Teaching Scheme Examination Scheme

Lectures : 03 Hrs/week In-Sem Assessment : 30 Marks

Practical : 02 Hrs/week End Sem Assessment : 70 Marks

TW : 25 marks

Course Objectives:

To analyze DT signals with Z transform, inverse Z transform and DTFT

To describe Frequency response of LTI system

To introduce Digital filters and analyze the response

To demonstrate DSP Applications in electrical engineering

Analog, Discrete-time and Digital, Basic sequences and sequence operations,

Discrete-time systems, Properties of D. T. Systems and Classification, Linear

Time Invariant Systems, impulse response, linear convolution and its properties,

properties of LTI systems: stability, causality, parallel and cascade connection,

Linear constant coefficient difference equations, Periodic Sampling, Sampling

Theorem, Frequency Domain representation of sampling, reconstruction of a

band limited Signal, A to D conversion Process: Sampling, quantization and

encoding.

Z transform properties: Linearity, time shifting, multiplication by exponential

sequence, differentiation, conjugation, time reversal, convolution, initial value

theorem, Unilateral Z-transform: , Inverse z transform by inspection, partial

fraction, power series expansion and complex inversion, solution of difference

equation

T., F. T. theorems: Linearity, time shifting, frequency shifting, time reversal,

differentiation, convolution theorem, Frequency response analysis of first and

second order system, steady state and transient response

Unit 04: Sampling the F.T., Fourier representation of finite-duration sequences: ( 6 hrs)

Sampling theorem in frequency domain. The Discrete Fourier Transform,

Relation with z transform Properties of DFT: Linearity, circular shift, duality,

symmetry, Circular Convolution, Linear Convolution using DFT, Effective

computation of DFT and FFT, DIT FFT, DIF FFT, Inverse DFT using FFT

Ideal frequency selective filters, Concept of filtering, specifications of filter, IIR

filter design from continuous time filters: Characteristics of Butterworth, and

Cheybyshev, impulse invariant and bilinear transformation techniques, Design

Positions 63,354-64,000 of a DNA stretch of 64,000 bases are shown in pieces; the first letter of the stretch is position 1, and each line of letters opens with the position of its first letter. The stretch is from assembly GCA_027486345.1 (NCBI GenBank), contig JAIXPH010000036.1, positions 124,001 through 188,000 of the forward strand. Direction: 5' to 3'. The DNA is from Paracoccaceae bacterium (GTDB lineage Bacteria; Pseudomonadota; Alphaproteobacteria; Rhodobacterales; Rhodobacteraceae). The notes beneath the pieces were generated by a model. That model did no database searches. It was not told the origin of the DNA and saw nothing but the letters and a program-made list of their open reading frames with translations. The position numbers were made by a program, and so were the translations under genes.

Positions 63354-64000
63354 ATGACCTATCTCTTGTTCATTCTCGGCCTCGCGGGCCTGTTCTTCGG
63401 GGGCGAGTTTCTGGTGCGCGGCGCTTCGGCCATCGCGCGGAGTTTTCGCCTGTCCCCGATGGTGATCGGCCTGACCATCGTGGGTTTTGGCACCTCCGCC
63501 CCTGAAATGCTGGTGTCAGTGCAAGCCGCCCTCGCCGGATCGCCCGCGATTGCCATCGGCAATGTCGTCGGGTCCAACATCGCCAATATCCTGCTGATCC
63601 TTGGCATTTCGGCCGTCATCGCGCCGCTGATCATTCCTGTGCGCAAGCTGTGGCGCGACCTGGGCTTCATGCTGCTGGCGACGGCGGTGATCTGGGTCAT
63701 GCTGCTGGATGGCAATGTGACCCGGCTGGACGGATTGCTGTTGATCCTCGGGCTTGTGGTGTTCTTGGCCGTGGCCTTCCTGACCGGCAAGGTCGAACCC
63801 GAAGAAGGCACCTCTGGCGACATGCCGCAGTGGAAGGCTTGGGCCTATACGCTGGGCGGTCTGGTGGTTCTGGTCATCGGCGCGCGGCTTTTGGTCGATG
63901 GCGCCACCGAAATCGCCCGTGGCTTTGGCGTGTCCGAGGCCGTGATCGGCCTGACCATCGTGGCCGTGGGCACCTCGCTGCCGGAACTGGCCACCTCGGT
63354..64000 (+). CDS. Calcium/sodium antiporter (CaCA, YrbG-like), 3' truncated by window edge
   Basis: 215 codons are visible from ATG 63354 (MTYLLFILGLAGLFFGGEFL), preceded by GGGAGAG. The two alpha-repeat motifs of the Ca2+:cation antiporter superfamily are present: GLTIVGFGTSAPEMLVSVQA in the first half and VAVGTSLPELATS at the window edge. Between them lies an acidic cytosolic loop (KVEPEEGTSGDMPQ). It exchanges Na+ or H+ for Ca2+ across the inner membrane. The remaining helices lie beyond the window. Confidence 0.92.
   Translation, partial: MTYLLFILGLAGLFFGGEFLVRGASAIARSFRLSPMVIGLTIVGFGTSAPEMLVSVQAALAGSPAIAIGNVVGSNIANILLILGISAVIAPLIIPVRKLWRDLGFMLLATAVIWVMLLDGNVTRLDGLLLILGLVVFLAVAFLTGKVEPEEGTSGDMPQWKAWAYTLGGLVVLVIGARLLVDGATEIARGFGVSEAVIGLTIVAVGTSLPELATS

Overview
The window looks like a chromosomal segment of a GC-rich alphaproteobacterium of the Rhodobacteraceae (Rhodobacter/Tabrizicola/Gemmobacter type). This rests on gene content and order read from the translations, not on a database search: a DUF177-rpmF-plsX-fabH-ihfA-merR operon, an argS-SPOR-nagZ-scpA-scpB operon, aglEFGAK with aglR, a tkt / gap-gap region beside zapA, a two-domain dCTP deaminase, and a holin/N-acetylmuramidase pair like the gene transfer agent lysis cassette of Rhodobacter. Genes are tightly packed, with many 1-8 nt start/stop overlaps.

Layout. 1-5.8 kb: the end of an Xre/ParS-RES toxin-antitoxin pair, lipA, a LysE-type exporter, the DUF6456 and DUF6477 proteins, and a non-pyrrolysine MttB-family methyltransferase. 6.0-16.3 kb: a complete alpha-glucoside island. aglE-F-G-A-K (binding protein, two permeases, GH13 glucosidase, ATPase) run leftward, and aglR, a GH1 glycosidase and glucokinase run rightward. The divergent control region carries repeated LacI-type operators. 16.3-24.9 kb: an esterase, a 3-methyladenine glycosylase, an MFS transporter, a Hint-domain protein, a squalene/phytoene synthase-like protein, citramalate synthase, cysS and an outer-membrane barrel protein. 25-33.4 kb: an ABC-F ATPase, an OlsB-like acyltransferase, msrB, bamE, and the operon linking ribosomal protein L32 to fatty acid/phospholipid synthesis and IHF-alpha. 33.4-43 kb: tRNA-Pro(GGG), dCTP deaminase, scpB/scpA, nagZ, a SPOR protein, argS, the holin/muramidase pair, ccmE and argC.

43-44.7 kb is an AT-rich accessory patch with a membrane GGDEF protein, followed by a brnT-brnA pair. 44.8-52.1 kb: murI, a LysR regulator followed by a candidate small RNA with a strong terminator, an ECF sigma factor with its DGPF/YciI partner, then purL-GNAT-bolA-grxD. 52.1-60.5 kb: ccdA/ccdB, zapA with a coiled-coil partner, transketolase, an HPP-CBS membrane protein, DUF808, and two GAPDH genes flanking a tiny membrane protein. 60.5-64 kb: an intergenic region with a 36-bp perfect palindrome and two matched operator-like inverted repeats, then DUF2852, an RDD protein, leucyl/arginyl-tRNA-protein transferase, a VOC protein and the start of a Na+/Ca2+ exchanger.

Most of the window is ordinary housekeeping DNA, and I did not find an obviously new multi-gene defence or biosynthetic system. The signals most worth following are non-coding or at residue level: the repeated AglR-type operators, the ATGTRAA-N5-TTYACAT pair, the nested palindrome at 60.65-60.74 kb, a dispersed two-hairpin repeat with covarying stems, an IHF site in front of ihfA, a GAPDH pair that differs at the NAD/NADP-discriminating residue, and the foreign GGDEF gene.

examples, Basic structures for IIR Systems: direct form, cascade form

Unit 06: FIR filter design using windows: properties of commonly used windows, Design (6 hrs)

Examples using rectangular, hamming and hanning windows. Basic Structures

for FIR Systems: direct form. Comparison of IIR and FIR Filters

Applications: Measurement of magnitude and phase of voltage, current, power

and frequency, power factor correction, harmonic Analysis & measurement,

applications to machine control, DSP based protective relaying.

Learning Outcomes:

Sample and reconstruct any analog signal

Find frequency response of LTI system

Find Fourier Transform of discrete signals

Design of IIR & FIR filter and implementation of them

Note: Perform the practical using C language or any other professional software for group A & B

1. Plotting of discrete time waveforms (a) Sin, (b) Unit Step, (c) Exponential.

2. Find Linear convolution

3. Plot frequency response of given system function (Magnitude & Phase)

4. Verification of Z-transform properties (any two)

GROUP-B (Any Four)

1. Find DFT & IDFT of sequence

2. Find Circular convolution Using DFT IDFT method and linear convolution using Circular convolution.

3 DIT- FFT or DIF-FFT algorithm

4. Design of IIR filter (Butterworth method).

5. Design of FIR filter (window (any one) method).

Group-C (Any one)

1. Study of DSP starter kit and generation of Sine wave.

2. Discrete implementation of FIR Filter using PIC18F/DSP kit.

3. Discrete implementation of IIR Filter using PIC18F/DSP kit.

4. Harmonic analysis of any non sinusoidal signal using DSP.

Text Books:

1. Proakis J., Manolakis D., “Digital signal processing”, 3rd Edition, Prentice Hall, ISBN 81- 203-0720-8

2. P. Ramesh Babu, “Digital Signal Processing”, 4th Edition Scitech Publication

3. Dr.S. D. Apte,”Digital Signal Processing”,2nd Edition Wiley India Pvt. Ltd ISBN: 978-81-265-2142-5

4. W.Rebizant, J.Szafran, A.Wiszniewski, “Digital Signal Processing in Power system Protection and